Overall our modelling results suggests the most significant and largest influences on farmer exit are rising temperatures and increased drought risk, followed by the economic factors that have have been reducing the proportion of the population engaged in farming for more than a century.

Declining commodity prices, higher unemployment and urbanisation are strongly associated with farmer exit. Urbanisation, for example, has made it attractive for farmers on city fringes to sell their land to property developers and exit the industry.

Research suggests irrigators in psychological distress are more likely to want the basin plan suspended. Our research suggests their distress is probably not primarily driven by the federal government buying water entitlements from licence holders who sold them willingly. Water recovery and the basin plan is simply an easier focal point of blame than the longer-term trends making the farming lifestyle less viable.


Read more: Scarcity drives water prices, not government water recovery: new research


Nothing will be gained by focusing on short-term “fixes” at the cost of longer-term environmental harm. The problems facing all farmers cannot be addressed in isolation from longer-term global climate and economic trends.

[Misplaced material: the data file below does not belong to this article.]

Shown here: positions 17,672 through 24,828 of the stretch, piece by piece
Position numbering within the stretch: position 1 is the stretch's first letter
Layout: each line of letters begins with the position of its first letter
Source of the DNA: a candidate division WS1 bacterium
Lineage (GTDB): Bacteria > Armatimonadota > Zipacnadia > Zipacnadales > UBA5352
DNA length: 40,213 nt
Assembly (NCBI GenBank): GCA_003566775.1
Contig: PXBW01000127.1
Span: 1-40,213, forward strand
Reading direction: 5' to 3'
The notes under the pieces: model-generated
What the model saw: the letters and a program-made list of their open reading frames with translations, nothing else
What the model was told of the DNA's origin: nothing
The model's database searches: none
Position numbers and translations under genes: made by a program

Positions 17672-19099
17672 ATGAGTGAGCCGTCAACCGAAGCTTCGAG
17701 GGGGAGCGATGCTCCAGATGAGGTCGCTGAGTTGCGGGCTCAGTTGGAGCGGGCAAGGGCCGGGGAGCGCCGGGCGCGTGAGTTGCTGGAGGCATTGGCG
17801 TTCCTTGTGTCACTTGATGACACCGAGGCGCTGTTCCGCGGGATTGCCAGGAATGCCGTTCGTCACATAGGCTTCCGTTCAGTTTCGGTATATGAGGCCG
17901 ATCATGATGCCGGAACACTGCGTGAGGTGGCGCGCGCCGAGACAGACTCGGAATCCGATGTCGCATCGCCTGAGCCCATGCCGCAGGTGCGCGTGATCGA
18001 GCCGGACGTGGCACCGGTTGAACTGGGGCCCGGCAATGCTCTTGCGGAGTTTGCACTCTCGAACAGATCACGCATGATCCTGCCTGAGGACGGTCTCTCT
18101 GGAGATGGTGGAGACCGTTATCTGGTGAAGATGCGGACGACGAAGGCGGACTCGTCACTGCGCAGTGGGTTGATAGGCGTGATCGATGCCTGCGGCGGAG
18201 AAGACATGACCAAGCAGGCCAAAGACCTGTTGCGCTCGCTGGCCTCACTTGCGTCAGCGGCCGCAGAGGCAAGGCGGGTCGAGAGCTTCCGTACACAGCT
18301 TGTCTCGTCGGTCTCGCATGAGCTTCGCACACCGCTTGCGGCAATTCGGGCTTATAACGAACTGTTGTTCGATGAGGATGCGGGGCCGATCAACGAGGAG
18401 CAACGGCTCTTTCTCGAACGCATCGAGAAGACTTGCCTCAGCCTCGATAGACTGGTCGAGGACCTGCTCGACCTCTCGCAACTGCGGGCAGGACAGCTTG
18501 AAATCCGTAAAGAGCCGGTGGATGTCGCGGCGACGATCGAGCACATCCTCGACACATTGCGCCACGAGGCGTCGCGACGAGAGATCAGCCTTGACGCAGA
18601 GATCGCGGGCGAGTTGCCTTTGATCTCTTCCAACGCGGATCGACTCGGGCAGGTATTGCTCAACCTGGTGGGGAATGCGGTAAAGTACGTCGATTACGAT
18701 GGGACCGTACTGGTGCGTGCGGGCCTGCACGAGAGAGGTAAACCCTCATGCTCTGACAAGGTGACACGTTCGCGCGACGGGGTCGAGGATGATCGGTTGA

As a society we have to decide what we value: do we want to see such a mass exodus of farmers from the land in the face of a drying climate? If not, future policy for the Basin must consider the real long-term drivers of farm exit and take a multi-faceted approach to climate change, water, land, drought and rural development.

Sarah Ann Wheeler receives funding from Australian Research Council, Meat and Livestock Australia, the Australian Centre for International Agricultural Research and Wine Australia. She is the President-elect of the Australasian Agricultural Resource Economics Society.

Authors: Sarah Ann Wheeler, Professor in Water Economics, University of Adelaide

Read more http://theconversation.com/dont-blame-the-murray-darling-basin-plan-its-climate-and-economic-change-driving-farmers-out-128048

Yes, this continent was invaded in 1788 – an international law expert explains